Remote Area Border Crossing permits are back for most of 2022 paddling season in Quetico
The time has come for property owners on the Canadian side of Saganaga Lake to travel home.
On the water.
For the first time since May 2020 and the early stages of the COVID-19 pandemic, the Canadian government will once again offer Remote Area Border Crossing (RABC) permits. The program through which the permits are issued will start again July 8, according to Quetico Provincial Park officials.
The Remote Area Border Crossing program enables individuals wishing to cross the border into Canada in certain remote areas to be processed without reporting to the Canada Border Services Agency (CBSA). In a statement sent to WTIP July 5, CBSA spokeswoman Karine Martel said the temporary suspension of the RABC program will be lifted and service is expected to resume in the coming days. The RABC permits allow U.S. citizens to cross into Canada on various border lakes – from the Gunflint Trail area to Rainy Lake – without stopping at a customs checkpoint. The permits were suspended May 12, 2020.
At this time, RABC permits are valid only for the areas listed below:
–From Pigeon River through to and including Lake of the Woods. This includes Gunflint Lake and Saganaga Lake.
–The Canadian shore of Lake Superior
— Cockburn Island
— Sault Ste. Marie (upper lock system)
–Northwest Angle area
Without RABCs, U.S. citizens who owned property on lakes across the Canadian border were not able to travel into Canada unless they went through a customs check point. Cabin owners who are U.S. citizens but own property on the Canadian side of Saganaga Lake at the end of the Gunflint Trail is an often referenced example in this situation.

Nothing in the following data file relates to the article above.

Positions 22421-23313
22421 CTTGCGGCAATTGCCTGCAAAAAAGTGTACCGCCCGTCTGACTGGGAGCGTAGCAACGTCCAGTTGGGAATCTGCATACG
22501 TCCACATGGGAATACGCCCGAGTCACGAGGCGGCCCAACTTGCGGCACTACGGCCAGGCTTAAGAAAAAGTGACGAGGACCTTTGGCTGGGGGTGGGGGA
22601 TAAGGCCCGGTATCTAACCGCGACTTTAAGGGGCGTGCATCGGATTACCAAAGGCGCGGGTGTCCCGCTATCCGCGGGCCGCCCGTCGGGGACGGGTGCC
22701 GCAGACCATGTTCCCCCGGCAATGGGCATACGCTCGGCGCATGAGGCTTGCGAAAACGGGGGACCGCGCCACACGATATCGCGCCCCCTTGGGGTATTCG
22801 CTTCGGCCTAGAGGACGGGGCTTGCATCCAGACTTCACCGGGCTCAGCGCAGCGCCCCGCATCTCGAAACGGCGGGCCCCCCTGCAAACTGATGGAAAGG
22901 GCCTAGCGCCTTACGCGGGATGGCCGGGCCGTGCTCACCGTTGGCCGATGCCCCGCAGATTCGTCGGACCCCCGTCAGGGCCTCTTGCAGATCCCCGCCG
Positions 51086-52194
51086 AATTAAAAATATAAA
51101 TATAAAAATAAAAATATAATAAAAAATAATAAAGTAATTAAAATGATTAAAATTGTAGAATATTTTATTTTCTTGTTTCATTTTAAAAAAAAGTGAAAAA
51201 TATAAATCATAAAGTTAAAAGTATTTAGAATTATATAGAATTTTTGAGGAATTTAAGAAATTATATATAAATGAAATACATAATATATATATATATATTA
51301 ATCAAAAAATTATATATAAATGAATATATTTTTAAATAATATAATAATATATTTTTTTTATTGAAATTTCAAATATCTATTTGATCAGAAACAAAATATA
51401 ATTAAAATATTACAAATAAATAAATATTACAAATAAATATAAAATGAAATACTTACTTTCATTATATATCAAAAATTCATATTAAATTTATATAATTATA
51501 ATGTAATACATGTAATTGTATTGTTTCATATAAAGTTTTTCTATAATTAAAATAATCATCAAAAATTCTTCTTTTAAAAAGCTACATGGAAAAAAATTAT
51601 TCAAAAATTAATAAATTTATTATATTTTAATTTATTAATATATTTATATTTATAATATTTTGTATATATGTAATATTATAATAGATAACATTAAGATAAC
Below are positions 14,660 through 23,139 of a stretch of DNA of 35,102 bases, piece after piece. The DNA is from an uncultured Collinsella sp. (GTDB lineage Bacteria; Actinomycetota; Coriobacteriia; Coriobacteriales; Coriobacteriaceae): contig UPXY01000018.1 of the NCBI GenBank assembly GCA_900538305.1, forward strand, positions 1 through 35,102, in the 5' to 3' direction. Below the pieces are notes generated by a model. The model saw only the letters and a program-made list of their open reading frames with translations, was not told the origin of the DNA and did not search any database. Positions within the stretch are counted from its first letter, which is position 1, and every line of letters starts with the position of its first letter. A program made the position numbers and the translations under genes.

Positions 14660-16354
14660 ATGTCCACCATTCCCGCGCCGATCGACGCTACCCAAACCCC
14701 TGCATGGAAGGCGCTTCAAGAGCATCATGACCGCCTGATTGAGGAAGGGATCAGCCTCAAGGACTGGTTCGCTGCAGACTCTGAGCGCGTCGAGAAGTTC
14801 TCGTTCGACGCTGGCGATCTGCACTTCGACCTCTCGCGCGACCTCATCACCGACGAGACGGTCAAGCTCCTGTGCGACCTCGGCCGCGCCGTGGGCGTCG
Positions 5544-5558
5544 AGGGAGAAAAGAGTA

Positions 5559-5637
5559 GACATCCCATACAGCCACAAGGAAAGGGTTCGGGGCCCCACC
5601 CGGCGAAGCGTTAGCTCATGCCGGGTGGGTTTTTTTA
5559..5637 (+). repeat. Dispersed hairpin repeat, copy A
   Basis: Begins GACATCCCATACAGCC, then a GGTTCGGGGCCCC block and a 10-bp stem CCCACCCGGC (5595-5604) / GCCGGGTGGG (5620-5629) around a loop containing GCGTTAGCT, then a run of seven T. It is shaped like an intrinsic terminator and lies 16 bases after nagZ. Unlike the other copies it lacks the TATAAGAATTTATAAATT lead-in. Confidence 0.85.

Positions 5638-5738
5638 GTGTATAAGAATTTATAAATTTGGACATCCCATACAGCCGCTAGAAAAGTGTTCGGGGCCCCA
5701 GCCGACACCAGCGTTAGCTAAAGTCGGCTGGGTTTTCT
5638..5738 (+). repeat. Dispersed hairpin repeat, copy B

The suspension of the Remote Area Border Crossing Program also meant the closure of the Cache Bay Ranger Station, the primary means of accessing Quetico from the end of the Gunflint Trail. This had an impact on access, but also on towboat operators who frequently transported Quetico paddlers from the end of the Gunflint Trail to drop off locations near Cache Bay.
WTIP spoke with Quetico Park Superintendent Trevor Gibb in early May near the start of the paddling season about the future of the Cache Bay Ranger Station. The last ranger to be stationed at the remote outpost full time was the late Janice Matichuk in 2019. Gibb said a determination will be made shortly after the RABCs are reinstated regarding who will be at the ranger station this summer.